PIR-10043 - The Changing World: A History of International Relations since 1945
Coordinator: Helen Parr Room: CBB2.005 Tel: TBC
Lecture Time: See Timetable...
Level: Level 4
Credits: 15
Study Hours: 150
School Office:

Programme/Approved Electives for 2022/23


Available as a Free Standing Elective






Barred Combinations


Description for 2022/23

This module is designed to give a clear introduction to the academic study of International History within the discipline of international relations. It is useful for students of international relations, and also to students who would like to find out more about trends in world history and about key international events from the end of the second world war to the present day. The module covers the rise and fall of the Cold War, nuclear strategies, the global Cold War in Korea and Vietnam, decolonisation and nation building in Africa, the modern origins of the Arab Israeli conflict, international terrorism and Western military interventions since the 1990s.
The ten topic-based lectures are accompanied by ten weekly meetings of small tutorial groups. In these tutorials, students have the opportunity to debate key themes and questions on topics covered by the lectures. Preparation for the tutorials helps students to develop the skills they need to conduct the assessments. Students are expected to prepare independently for seminars, and will often discuss their work in small groups during the tutorials.
The assessment for this module is in two essays, the first of 1,000 words counts for 40% of the assessment, and the second at 1,500 words counts for 60% of the assessment. Essay 1 is on a topic covered in weeks 1-4 and essay 2 is on a topic covered in weeks 5-10. In both cases, students will be expected to a) locate their essay within key debates in the academic literature b) evaluate evidence c) use evidence to develop an argument in answer to the question d) write clearly and precisely.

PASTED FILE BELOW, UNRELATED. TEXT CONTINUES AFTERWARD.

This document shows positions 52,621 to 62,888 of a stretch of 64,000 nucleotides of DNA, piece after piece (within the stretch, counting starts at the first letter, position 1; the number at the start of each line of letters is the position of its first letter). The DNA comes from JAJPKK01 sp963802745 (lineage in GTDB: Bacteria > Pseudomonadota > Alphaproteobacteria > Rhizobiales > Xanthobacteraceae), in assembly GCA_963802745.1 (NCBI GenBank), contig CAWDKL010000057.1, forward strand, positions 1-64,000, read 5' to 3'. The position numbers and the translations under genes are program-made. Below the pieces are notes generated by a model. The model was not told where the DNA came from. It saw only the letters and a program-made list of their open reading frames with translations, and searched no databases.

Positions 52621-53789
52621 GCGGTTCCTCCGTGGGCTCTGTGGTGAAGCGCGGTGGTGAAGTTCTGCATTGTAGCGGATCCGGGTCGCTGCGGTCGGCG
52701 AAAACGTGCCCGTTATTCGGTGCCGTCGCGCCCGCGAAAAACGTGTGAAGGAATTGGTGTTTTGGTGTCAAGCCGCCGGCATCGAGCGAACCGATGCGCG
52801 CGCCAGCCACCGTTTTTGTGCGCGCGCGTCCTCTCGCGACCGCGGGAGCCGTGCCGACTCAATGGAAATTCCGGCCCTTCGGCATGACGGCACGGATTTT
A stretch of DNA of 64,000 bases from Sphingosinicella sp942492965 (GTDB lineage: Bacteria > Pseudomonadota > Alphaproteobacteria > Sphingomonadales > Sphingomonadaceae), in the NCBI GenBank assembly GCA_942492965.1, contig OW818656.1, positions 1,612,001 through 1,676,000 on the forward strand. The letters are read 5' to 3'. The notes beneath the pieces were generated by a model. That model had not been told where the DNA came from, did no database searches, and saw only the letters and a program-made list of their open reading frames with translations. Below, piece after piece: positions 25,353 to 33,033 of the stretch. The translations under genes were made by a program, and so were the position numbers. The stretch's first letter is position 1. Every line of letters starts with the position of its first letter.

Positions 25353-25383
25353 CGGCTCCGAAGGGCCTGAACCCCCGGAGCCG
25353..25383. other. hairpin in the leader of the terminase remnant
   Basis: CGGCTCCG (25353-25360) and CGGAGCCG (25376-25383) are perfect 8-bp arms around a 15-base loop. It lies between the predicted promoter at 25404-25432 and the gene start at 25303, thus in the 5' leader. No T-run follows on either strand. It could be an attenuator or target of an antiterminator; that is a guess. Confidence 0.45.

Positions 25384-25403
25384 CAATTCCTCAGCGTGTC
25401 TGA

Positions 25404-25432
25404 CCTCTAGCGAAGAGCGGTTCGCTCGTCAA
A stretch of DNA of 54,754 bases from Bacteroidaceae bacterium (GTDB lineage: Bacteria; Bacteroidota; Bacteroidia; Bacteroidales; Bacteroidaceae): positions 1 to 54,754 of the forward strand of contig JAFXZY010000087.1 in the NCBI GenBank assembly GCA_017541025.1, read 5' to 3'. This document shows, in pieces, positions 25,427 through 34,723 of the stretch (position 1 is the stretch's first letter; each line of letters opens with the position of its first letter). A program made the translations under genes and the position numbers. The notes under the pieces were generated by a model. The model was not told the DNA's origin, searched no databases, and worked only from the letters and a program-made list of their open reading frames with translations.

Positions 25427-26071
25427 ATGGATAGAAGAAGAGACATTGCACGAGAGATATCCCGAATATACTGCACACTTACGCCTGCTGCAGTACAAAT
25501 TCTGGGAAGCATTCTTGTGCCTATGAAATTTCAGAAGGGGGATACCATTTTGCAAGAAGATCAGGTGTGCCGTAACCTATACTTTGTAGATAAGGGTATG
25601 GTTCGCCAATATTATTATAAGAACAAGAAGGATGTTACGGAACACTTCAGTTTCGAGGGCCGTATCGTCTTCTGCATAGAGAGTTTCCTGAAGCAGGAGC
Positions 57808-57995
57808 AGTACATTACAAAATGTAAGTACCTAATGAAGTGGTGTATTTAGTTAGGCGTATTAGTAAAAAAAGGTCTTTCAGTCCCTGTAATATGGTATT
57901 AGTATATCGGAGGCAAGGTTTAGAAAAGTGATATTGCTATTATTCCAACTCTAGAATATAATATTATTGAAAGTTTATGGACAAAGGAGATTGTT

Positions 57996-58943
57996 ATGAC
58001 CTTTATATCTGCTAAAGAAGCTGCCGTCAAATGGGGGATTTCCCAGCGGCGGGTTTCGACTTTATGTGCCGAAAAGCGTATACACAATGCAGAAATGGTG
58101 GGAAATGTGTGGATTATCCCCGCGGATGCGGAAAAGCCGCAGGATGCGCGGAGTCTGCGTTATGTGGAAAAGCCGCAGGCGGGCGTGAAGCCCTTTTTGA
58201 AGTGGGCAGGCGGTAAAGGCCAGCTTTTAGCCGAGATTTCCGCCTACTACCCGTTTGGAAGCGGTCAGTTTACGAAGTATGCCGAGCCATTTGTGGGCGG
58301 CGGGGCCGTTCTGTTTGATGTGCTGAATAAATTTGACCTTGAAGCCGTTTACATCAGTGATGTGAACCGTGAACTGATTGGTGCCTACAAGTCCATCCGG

1) To introduce students to the academic study of international history as part of the discipline of international relations
2) To introduce students to important developments, transformations and events in international history since 1945
3) To enable students to develop core study skills and some key employability skills

Talis Aspire Reading List
Any reading lists will be provided by the start of the course.

Intended Learning Outcomes

evaluate methods by which our understanding of the post-war world is constructed; will be achieved by assessments: 1, 2
critically assess certain historiographical debates concerning key trends and events in post-1945 international history; will be achieved by assessments: 1, 2
evaluate factors that shape the international system and key trends within that system (eg Cold War, nation-building, 'war on terror'); will be achieved by assessments: 1, 2
assess empirical evidence concerning key events in post-war international history; will be achieved by assessments: 1, 2
develop an argument and assemble a coherent analysis that is communicated clearly, applying good standards of punctuation and spelling; will be achieved by assessments: 1, 2
understand the nature of academic honesty and plagiarism and effectively apply the conventions regarding the use and acknowledgement of sources, employing the Harvard referencing system; will be achieved by assessments: 1, 2
Identify and discuss pertinent sources of information from the academic literature of international history, as found in recommended textbooks, and in monographs, journal articles and websites listed in the module's reading list, and where appropriate from the student's own searches. will be achieved by assessments: 1, 2

Study hours

10 hours attendance at lectures
10 hours attendance at seminars
60 hours preparation for seminars (includes self evaluation of work on Web CT, and revision for class test on sources, preparation for group presentations)
30 hours preparation of essay 1
40 hours preparation of essay 2

School Rules


Description of Module Assessment

1: Essay weighted 40%
A 1,000 word summation of a key debate in international history
Students will be required to choose and to answer a set essay question from a range of options that engage with core debates covered in weeks 1-4 of the module.

2: Essay weighted 60%
A 1,500 essay
Students will be required to choose and to answer a set essay question from a range of options that engages with core debates covered in weeks 5-10 of the module.